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Contraceptive effectiveness


Bandolier has long been mystified by something called the Pearl index (the number of pregnancies per 100 woman years) a measure of how well a method prevents pregnancy. Is it the same as pregnancies in 100 women in one year, or are there other interpretations? Fortunately others also find this measure unhelpful, and perhaps wrong [1]. Bandolier found some new definitions for use in contraception studies helpful and clear.

Efficacy and effectiveness


Trussell and colleagues [1] define efficacy as being the inherent protection of the method in perfect-use cycles only, borrowing the term from epidemiology. Effectiveness is to do with typical use for all cycles - and therefore includes issues like compliance and has more 'real-world' utility, if, of course, effectiveness can be measured.

So condoms or pills may have high efficacy, but because people use them improperly, or forget to take them, the effectiveness of the method falls, and more pregnancies occur than would be expected. Oral contraceptives have high efficacy - but there are suggestions that effectiveness is much lower than the 99.9% efficacy often quoted.

Variables


There are many variables affecting conception and pregnancy rates - the capacity to conceive, frequency and timing of intercourse and the degree of compliance with a contraceptive method. Not all of the underlying nuances are captured by these broad terms, but one thing is likely to be universally true, and that is that the effectiveness of a contraceptive method will be lower than its efficacy.

Impact of effectiveness


Bandolier turned the question of effectiveness around, to know what level of effectiveness would provide what degree of protection against pregnancy. This was done for a couple where the woman had 13 cycles a year with four fertile days per cycle (52 fertile days a year), where intercourse happened twice a week, and in which only 1 in 5 conceptions led to a pregnancy.

By applying different rates of contraceptive effectiveness it is then possible to calculate (Table) how long (on average) it might be until a pregnancy occurs, or what are the odds of a pregnancy in any one year. Thus using a contraceptive with 75% effectiveness the odds are even (1:1) that a woman will be pregnant in any one year. Odds of 10:1 against being pregnant don't happen until effectiveness rates reach 97%, and 100:1 against until effectiveness is 99.7%.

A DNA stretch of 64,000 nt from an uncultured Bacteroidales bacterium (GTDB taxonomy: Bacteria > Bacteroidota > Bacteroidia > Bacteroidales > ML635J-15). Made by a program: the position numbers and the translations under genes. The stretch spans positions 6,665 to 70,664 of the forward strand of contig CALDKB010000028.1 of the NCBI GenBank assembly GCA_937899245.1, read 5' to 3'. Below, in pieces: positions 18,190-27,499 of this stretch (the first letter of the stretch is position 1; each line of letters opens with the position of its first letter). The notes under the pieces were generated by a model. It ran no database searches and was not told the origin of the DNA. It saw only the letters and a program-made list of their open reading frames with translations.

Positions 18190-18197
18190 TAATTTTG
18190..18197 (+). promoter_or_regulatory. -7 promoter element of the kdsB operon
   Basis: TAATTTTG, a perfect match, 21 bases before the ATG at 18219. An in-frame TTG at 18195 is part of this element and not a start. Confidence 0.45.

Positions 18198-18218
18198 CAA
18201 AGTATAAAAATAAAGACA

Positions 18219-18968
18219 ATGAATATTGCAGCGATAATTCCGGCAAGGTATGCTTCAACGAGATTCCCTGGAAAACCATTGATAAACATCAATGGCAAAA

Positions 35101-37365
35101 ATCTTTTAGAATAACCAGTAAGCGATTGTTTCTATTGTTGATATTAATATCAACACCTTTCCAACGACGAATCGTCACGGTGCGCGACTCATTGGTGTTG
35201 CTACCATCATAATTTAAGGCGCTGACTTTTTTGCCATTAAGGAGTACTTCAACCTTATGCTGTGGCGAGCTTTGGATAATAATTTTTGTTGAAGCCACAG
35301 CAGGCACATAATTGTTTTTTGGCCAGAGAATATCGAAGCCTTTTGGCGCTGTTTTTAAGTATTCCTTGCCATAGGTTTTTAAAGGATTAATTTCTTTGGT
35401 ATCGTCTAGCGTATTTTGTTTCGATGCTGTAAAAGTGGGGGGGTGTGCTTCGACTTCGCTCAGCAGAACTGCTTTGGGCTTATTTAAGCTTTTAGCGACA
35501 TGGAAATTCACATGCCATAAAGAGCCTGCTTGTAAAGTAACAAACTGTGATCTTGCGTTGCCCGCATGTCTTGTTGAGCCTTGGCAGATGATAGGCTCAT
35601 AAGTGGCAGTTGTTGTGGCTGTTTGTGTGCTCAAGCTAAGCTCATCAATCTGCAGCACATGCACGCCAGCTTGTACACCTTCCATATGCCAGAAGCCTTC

Table: Bandolier's calculations of the impact of contraceptive effectiveness on the chance of a woman becoming pregnant in any one year

 

  How long does it take to become pregnant?  
Days a year able to conceive Contraceptive effectiveness (%) Days Months Years Odds of pregnancy in any one year
15 1 122 4 0.3 1:3
15 50 243 8 0.7 1:2
15 75 487 16 1.3 1:1
15 90 1217 39 3.3 3:1
15 95 2433 78 6.5 7:1
15 96 3042 98 8.2 9:1
15 97 4056 131 10.9 11:1
15 98 6083 196 16.4 16:1
15 99 12167 392 32.7 33:1
15 99.5 24333 785 65.4 65:1
15 99.7 40556 1308 109.0 110:1
15 99.8 60833 1962 163.5 165:1
15 99.9 121667 3925 327.1 335:1
Assumption 1: 13 cycles/year          
Assumption 2: 4 fertile days/cycle          
Assumption 3: 4x13 = 52 fertile days/year = odds of 1 in 7          
Assumption 4: sex on average twice a week = odds of 1 in 3.5          
Assumption 5: 1 in 5 conceptions lead to pregnancy          
           
Chance of conception for any one day without contraception = 1/7 x 1/3.5 = 1 in 24          
Chance of conception in any one year without contraception = 365/24 = 15 chances total          

Neck on the block


Yes, it is quite likely that some of the assumptions in these calculations are educated guesses. In the absence of any published figures that Bandolier could find they are still worth doing. The broad outcome of needing a very high level of effectiveness will stand.

The chance of conception will be high over a time because of the repeated number of individual opportunities, even though the chances for any particular opportunity are small. A bit like taking part in a raffle when you have bought all the tickets - most tickets won't win, but you still get the prize.

The important thing is that women and men understand the risks. As the Table shows, unprotected intercourse carries a risk of about 1 in 24 of conception. The risk of pregnancy may be smaller because we have assumed that only 4 in 5 conceptions will not lead to pregnancy.

Womens' choices


If a woman is to choose a contraceptive method, she should have information about its likely effectiveness - and therefore her risk of pregnancy. That might (perhaps should) be the prime factor. Secondary factors are the risks of common but reversible adverse effects or harms (altered cycling or weight gain) as well as those of rare but irreversible harm (heart disease, cancer). Providing that information in ways that can be understood by women of different ages and educational backgrounds seems to be a challenge which has yet to be robustly grasped.

Reference:


  1. M Steiner, R Dominik, J Trussell, I Hertz-Picciotto. Measuring contraceptive effectiveness: a conceptual framework. Obsterics Gynecology 1996 88: 24S-30S.


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